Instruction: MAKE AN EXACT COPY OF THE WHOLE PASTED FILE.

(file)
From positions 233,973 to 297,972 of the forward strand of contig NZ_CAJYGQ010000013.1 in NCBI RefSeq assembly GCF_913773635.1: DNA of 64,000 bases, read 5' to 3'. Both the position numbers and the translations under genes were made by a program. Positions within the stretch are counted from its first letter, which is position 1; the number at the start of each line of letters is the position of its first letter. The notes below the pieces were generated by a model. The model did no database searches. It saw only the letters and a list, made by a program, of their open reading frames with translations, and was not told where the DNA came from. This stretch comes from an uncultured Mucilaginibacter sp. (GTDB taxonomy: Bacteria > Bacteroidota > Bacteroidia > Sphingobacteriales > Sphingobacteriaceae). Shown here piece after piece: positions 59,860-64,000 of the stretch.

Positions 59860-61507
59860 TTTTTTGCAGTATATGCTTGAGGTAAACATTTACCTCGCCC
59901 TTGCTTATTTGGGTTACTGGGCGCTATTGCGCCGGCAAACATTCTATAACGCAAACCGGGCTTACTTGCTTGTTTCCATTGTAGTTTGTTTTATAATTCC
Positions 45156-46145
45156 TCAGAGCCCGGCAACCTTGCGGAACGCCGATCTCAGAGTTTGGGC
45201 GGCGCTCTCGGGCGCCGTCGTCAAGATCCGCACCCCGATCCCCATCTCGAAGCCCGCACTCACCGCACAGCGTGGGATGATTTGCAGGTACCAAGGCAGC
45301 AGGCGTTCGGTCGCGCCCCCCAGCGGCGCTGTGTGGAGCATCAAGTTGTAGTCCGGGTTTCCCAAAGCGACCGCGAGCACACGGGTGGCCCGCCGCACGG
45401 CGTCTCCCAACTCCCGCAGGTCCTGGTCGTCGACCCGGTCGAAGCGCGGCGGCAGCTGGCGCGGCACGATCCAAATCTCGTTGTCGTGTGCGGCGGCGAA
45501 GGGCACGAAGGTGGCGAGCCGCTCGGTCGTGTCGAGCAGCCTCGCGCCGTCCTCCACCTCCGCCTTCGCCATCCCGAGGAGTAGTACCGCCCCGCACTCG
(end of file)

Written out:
From positions 233,973 to 297,972 of the forward strand of contig NZ_CAJYGQ010000013.1 in NCBI RefSeq assembly GCF_913773635.1: DNA of 64,000 bases, read 5' to 3'. Both the position numbers and the translations under genes were made by a program. Positions within the stretch are counted from its first letter, which is position 1; the number at the start of each line of letters is the position of its first letter. The notes below the pieces were generated by a model. The model did no database searches. It saw only the letters and a list, made by a program, of their open reading frames with translations, and was not told where the DNA came from. This stretch comes from an uncultured Mucilaginibacter sp. (GTDB taxonomy: Bacteria > Bacteroidota > Bacteroidia > Sphingobacteriales > Sphingobacteriaceae). Shown here piece after piece: positions 59,860-64,000 of the stretch.

Positions 59860-61507
59860 TTTTTTGCAGTATATGCTTGAGGTAAACATTTACCTCGCCC
59901 TTGCTTATTTGGGTTACTGGGCGCTATTGCGCCGGCAAACATTCTATAACGCAAACCGGGCTTACTTGCTTGTTTCCATTGTAGTTTGTTTTATAATTCC
Positions 45156-46145
45156 TCAGAGCCCGGCAACCTTGCGGAACGCCGATCTCAGAGTTTGGGC
45201 GGCGCTCTCGGGCGCCGTCGTCAAGATCCGCACCCCGATCCCCATCTCGAAGCCCGCACTCACCGCACAGCGTGGGATGATTTGCAGGTACCAAGGCAGC
45301 AGGCGTTCGGTCGCGCCCCCCAGCGGCGCTGTGTGGAGCATCAAGTTGTAGTCCGGGTTTCCCAAAGCGACCGCGAGCACACGGGTGGCCCGCCGCACGG
45401 CGTCTCCCAACTCCCGCAGGTCCTGGTCGTCGACCCGGTCGAAGCGCGGCGGCAGCTGGCGCGGCACGATCCAAATCTCGTTGTCGTGTGCGGCGGCGAA
45501 GGGCACGAAGGTGGCGAGCCGCTCGGTCGTGTCGAGCAGCCTCGCGCCGTCCTCCACCTCCGCCTTCGCCATCCCGAGGAGTAGTACCGCCCCGCACTCG